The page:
UCSB Science Line
Sponge Spicules Nerve Cells Galaxy Abalone Shell Nickel Succinate X-ray Lens Lupine
UCSB Science Line
How it Works
Ask a Question
Search Topics
Our Scientists
Science Links
Contact Information
Trying to display refraction of light with a PRISM - we get perfect refraction with sunlight but are unable to find a light source other than sunlight that can display the entire spectrum of visible light. Can you please suggest a light source that comes close to sunlight for refraction purposes? This is needed for a science demonstration where sunlight is not available. Please assist.
Question Date: 2019-01-21
Answer 1:

A good place to start when looking for ways to mimic sunlight is to think about plants. When the sun emits light, the light waves travel to the earth and are absorbed by plants. The plants use this light in photosynthesis to help the plants grow. Plants are able to absorb light of many colors, and so they grow best when they are exposed to light sources that give them a full spectrum of colors, like the sun (except green, since plants usually reflect green light, making them appear green in color). So, a light bulb that mimics the sun is also good for helping plants grow. A light bulb that mimics sunlight is called a full-spectrum bulb, and can be found in hardware stores and online. Good luck with your demonstration!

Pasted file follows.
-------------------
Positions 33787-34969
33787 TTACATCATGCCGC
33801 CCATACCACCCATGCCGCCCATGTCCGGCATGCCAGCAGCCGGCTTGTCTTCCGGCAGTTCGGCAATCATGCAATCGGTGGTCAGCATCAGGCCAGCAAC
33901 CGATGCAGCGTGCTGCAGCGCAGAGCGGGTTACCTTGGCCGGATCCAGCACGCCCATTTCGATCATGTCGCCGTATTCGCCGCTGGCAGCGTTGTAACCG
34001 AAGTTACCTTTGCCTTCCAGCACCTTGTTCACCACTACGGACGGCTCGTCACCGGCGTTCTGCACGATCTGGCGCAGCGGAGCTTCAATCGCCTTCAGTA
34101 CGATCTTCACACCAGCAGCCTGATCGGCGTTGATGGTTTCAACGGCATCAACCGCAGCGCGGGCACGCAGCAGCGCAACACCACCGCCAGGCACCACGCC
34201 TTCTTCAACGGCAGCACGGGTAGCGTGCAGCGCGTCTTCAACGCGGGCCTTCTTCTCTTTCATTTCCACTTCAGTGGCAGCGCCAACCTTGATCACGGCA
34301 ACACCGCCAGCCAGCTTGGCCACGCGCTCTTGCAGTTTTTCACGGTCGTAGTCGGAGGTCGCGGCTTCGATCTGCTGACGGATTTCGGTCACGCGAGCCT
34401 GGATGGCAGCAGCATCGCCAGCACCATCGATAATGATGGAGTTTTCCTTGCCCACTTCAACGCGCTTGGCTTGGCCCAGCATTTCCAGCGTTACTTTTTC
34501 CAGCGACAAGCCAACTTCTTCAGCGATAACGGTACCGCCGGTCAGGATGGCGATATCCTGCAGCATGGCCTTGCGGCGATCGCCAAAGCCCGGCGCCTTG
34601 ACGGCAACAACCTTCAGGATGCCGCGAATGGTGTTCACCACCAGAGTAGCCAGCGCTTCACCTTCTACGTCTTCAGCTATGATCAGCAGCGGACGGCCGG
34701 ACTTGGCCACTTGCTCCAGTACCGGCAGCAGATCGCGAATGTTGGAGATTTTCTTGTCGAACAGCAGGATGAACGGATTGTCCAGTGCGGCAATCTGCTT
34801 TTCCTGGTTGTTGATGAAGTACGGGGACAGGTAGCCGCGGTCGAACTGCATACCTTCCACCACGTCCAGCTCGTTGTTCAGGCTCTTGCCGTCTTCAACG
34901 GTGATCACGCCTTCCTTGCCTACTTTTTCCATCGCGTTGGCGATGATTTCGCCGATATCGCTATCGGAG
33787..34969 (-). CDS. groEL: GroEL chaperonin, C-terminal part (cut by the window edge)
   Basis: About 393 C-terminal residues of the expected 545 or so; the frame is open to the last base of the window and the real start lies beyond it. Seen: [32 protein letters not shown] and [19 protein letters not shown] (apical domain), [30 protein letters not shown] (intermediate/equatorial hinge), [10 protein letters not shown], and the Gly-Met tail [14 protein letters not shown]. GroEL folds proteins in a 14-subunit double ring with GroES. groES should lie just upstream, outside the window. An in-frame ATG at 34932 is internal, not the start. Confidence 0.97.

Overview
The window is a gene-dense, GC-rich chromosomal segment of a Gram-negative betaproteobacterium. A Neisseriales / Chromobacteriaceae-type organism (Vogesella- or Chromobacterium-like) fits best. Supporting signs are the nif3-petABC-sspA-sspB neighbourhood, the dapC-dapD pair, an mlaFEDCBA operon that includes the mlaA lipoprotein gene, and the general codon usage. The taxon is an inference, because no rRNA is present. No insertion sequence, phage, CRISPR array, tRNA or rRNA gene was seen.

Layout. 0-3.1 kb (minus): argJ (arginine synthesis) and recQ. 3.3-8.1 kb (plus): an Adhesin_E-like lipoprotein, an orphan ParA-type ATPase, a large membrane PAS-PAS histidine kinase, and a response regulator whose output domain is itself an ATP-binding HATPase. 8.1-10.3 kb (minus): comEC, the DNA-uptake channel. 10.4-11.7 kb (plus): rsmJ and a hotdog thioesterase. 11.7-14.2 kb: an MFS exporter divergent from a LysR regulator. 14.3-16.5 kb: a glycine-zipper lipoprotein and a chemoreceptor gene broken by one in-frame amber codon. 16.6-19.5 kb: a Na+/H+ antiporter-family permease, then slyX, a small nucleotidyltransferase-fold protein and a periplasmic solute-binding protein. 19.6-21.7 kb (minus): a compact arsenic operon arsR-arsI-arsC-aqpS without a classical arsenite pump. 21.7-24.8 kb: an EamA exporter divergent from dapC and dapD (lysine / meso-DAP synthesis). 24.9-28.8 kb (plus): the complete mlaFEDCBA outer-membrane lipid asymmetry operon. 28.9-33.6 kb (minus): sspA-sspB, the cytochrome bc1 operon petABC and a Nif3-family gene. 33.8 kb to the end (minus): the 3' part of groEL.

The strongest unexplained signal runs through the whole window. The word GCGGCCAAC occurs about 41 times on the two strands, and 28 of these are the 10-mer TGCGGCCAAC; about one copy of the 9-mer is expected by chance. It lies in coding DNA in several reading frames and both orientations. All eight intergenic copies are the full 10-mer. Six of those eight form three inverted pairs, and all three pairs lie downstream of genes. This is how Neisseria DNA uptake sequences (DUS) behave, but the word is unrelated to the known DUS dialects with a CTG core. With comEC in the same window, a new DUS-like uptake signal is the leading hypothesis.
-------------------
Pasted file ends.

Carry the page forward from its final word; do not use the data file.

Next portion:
Click Here to return to the search form.

University of California, Santa Barbara Materials Research Laboratory National Science Foundation
This program is co-sponsored by the National Science Foundation and UCSB School-University Partnerships
Copyright © 2020 The Regents of the University of California,
All Rights Reserved.
UCSB Terms of Use